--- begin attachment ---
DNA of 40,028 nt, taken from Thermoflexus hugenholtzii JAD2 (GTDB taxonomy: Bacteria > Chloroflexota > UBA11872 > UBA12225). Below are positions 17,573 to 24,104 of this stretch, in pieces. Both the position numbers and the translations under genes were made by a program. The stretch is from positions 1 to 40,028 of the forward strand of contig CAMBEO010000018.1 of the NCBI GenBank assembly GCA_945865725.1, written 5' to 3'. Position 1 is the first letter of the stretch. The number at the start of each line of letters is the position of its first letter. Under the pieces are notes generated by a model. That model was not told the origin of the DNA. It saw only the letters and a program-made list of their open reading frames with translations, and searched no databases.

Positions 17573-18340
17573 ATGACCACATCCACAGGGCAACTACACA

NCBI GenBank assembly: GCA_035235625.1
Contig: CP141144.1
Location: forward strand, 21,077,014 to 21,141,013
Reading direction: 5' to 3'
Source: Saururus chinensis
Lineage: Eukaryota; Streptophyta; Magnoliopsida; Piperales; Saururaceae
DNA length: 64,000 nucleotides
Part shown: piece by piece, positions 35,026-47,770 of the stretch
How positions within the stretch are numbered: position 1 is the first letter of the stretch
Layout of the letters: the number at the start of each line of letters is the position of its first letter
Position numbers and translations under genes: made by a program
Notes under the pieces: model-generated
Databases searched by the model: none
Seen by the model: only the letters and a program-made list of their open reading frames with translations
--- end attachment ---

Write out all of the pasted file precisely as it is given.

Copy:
DNA of 40,028 nt, taken from Thermoflexus hugenholtzii JAD2 (GTDB taxonomy: Bacteria > Chloroflexota > UBA11872 > UBA12225). Below are positions 17,573 to 24,104 of this stretch, in pieces. Both the position numbers and the translations under genes were made by a program. The stretch is from positions 1 to 40,028 of the forward strand of contig CAMBEO010000018.1 of the NCBI GenBank assembly GCA_945865725.1, written 5' to 3'. Position 1 is the first letter of the stretch. The number at the start of each line of letters is the position of its first letter. Under the pieces are notes generated by a model. That model was not told the origin of the DNA. It saw only the letters and a program-made list of their open reading frames with translations, and searched no databases.

Positions 17573-18340
17573 ATGACCACATCCACAGGGCAACTACACA

NCBI GenBank assembly: GCA_035235625.1
Contig: CP141144.1
Location: forward strand, 21,077,014 to 21,141,013
Reading direction: 5' to 3'
Source: Saururus chinensis
Lineage: Eukaryota; Streptophyta; Magnoliopsida; Piperales; Saururaceae
DNA length: 64,000 nucleotides
Part shown: piece by piece, positions 35,026-47,770 of the stretch
How positions within the stretch are numbered: position 1 is the first letter of the stretch
Layout of the letters: the number at the start of each line of letters is the position of its first letter
Position numbers and translations under genes: made by a program
Notes under the pieces: model-generated
Databases searched by the model: none
Seen by the model: only the letters and a program-made list of their open reading frames with translations